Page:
Today we waved James off as he headed to the SCG for a day of Ashes worship. Of course we didn't actually wave him off since he left the house at 6.40am, but I'm sure we would have if we could have been bothered.
Instead the three of us took a long exhale and stayed at home. So yet again you are privileged with photos of our playroom and back fence. How lucky are you? Gee, how lucky am I? Actually sarcasm aside, it was lovely to stay at home today with two children who were in fabulous moods, played pleasantly with each other all day and allowed the day to amble on past us all at a leisurely rate.
We did manage to leave the house in order to purchase a few things for dinner. The enticement for the children was the lure of a young coconut each. The novelty with these is the inclusion of power tools for acquiring food. It's sort of like being the Swiss Family Robinson...with charged batteries and modern day tools.
Definitely the lowlight of today was violin practise. After a protracted period without any practise, Harriet has played a few pieces and slowly moved back into the saddle of approaching her new piece. After feeling comfortable with the Brahms Waltz (which is a simple, moving piece of music), we moved on to Bourree. *sigh* Harriet learns violin through the Suzuki method, which focuses on listening and playing rather than learning to read music. Harriet is therefore in orchestras at school (yes, plural) where her peers are reading music easily, which is quite frustrating for her.
So our approach has been to go carefully through the piece while it plays, following it on the page. Then we move on to recognising the notes in terms of their finger placement (hence the numbers above the notes here) and then today I added a new step - to write down the name of the note. So rather than calling a note "one-on-A", calling it "B" instead.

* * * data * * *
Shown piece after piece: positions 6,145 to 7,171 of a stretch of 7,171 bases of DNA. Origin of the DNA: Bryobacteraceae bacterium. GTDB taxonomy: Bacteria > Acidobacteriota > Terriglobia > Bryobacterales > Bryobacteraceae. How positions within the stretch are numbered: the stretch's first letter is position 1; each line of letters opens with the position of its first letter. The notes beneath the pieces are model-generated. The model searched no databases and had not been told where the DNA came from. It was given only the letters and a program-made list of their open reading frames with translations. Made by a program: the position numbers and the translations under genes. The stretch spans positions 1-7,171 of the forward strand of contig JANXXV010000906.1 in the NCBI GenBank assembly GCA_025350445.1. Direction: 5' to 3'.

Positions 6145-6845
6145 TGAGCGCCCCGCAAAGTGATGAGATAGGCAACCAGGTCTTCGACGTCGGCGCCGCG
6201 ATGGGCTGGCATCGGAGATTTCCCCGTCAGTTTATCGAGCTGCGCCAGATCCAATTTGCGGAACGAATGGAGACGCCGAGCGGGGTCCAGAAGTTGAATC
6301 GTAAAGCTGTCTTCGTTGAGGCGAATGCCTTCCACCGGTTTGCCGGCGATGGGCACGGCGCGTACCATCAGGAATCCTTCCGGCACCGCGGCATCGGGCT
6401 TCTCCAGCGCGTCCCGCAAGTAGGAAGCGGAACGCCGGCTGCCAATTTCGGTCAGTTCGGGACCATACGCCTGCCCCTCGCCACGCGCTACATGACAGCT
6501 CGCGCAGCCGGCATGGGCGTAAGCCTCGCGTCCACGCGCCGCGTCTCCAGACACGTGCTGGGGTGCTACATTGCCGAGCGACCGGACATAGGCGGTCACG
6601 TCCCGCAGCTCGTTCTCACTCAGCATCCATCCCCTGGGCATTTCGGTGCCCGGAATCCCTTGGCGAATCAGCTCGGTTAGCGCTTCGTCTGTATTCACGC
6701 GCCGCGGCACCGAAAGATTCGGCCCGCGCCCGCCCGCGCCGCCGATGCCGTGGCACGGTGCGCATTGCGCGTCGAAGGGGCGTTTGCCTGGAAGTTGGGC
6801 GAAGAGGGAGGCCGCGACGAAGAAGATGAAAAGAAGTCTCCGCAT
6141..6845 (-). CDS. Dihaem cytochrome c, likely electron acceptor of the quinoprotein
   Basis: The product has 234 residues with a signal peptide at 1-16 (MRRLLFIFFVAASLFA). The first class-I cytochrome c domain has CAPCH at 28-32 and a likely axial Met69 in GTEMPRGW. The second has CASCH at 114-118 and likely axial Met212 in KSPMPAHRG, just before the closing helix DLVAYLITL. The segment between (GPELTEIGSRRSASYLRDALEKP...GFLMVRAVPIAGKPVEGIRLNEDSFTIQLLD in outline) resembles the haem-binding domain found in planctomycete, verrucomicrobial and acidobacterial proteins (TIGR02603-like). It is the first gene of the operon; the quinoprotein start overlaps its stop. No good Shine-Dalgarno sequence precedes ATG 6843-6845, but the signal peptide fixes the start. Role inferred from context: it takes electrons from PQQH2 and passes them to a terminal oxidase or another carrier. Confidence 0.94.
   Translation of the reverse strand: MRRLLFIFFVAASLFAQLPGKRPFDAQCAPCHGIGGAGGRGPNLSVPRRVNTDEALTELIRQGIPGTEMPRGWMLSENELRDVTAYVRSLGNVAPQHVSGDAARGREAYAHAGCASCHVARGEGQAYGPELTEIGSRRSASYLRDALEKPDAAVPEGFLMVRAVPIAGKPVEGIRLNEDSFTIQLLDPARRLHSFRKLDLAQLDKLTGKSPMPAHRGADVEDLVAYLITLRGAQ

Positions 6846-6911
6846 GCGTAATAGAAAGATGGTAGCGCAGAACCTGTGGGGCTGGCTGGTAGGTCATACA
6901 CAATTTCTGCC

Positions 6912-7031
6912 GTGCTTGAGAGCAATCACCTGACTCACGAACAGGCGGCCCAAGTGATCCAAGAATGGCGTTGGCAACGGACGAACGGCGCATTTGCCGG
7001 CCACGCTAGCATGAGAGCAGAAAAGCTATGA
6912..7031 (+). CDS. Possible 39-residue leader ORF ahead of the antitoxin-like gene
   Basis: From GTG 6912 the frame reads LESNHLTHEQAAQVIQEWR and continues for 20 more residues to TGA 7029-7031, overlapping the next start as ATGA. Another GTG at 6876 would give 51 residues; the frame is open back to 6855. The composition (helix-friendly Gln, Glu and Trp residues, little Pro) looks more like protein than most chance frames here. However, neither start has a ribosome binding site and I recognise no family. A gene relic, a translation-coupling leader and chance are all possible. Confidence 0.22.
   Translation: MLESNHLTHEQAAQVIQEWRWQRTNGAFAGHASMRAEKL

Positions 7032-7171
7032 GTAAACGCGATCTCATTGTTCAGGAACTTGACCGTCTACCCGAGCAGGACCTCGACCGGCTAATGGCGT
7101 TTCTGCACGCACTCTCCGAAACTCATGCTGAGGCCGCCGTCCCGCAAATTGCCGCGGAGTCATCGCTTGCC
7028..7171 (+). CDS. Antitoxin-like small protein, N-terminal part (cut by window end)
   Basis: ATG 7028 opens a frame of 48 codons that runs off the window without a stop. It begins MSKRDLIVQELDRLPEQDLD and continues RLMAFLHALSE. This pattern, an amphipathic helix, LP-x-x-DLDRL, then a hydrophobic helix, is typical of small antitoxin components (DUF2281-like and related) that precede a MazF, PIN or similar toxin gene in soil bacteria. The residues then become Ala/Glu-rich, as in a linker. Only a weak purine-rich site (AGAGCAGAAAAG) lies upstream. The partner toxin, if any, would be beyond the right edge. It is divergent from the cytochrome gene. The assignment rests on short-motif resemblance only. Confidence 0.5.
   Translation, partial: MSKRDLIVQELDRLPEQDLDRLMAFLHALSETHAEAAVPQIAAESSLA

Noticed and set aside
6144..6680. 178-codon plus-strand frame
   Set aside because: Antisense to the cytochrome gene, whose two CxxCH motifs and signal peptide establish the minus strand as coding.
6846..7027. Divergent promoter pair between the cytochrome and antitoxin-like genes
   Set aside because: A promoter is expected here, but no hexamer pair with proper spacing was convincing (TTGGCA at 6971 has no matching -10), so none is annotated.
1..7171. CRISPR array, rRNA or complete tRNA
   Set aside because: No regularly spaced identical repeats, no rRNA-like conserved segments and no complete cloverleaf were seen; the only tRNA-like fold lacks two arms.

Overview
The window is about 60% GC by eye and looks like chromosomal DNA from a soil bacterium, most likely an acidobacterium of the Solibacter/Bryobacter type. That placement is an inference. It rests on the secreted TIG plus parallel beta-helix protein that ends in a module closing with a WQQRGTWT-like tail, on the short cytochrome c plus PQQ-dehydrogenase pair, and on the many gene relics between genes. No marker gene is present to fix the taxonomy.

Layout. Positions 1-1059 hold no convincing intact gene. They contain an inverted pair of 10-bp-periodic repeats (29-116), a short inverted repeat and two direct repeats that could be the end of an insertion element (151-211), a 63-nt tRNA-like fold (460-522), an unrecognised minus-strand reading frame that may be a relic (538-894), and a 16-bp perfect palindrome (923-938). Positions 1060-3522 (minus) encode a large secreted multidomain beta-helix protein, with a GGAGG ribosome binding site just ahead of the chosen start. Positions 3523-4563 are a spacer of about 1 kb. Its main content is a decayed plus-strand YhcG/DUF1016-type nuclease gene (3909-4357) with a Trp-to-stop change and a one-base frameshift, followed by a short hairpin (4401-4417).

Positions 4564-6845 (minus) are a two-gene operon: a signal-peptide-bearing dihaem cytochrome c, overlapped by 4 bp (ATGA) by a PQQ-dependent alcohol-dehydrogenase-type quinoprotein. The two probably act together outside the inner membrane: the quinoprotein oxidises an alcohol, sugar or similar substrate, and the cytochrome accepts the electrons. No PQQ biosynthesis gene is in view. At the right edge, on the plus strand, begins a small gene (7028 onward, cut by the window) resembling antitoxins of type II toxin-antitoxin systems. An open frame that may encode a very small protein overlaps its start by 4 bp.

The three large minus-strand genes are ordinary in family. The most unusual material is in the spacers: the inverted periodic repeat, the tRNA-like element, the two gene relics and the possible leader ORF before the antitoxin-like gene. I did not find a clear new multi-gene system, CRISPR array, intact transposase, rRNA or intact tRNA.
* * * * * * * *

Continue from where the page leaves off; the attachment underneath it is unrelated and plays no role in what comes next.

Harriet railed against this with every fibre of her being. There were tears, stamped feet, out and out aggression, sobbing and...well...pretty much everything just shy of throwing the violin on the floor. There was a small bow hair incident. So, what was that I said about it being a pleasant day at home?
Anyway, after it was all over, Harriet came up and hugged me and apologised for being so unreasonable. The number of sessions we have where she hysterically melts down over learning something new does not bear close counting (and people wonder why we don't homeschool?), however she always recognises the irrationality of her response afterwards, which gives me hope that one day we will learn a new piece and not have the associated heartache.
And I use the inclusive pronoun here advisedly. Being a 'Suzuki parent' is hard work. Most days the very last thing I feel like doing is opening up the wound of Harriet's angst at learning new music. However once she achieves mastery, she is elated, and proud and so very happy with herself that it always makes it worthwhile - in retrospect only, I hasten to add. This is a lovely blog post that I read over a year ago, and which resonated with me deeply. I will continue to work with Harriet on an (almost) daily schedule of mastering the music because it's only through that level of commitment that the final moment, that sweet, delicious moment, when she beams after playing a song she loves, is achievable at all.
Did I mention Ted starts learning drums this year? What am I - INSANE?
And this was dinner. I'm sure I've mentioned this recipe here before (well, recipe sounds much more prescriptive than it should), but I'll repeat it for emphasis. Because it truly is a delicious salad.
The Indian Salad of Deliciousness
A healthy bunch of mint - chop that baby up into strips
A couple of carrots - grate them like a polaroid picture
Red cabbage - shred it like an illegal document
Red capsicum - cut into thin strips - I said THIN!
Raw cashews - release your anger at the modern world with the mortar and pestle on these cashews, then roast them lightly in a pan
Squeeze some lime juice over that bowl of colour with a deft sweep of the hand (you could do it with less flourish, sure, but life is meant to be lived) and crack some Himalayan salt over it as well. Toss, serve and eat it. You can thank me next time we meet.
Just after I finished writing this post, the children emerged wrinkly and dripping from the bath. Ted draped himself in a large rainbow sarong and danced along with energy and passion to There She Goes on the radio and, as it finished, excitedly ran back into the lounge room at the guitar sound from a song by Adalita Annihilate Baby. I have a feeling that the drums will fade into the guitar. I'm sure our neighbours hope so as well.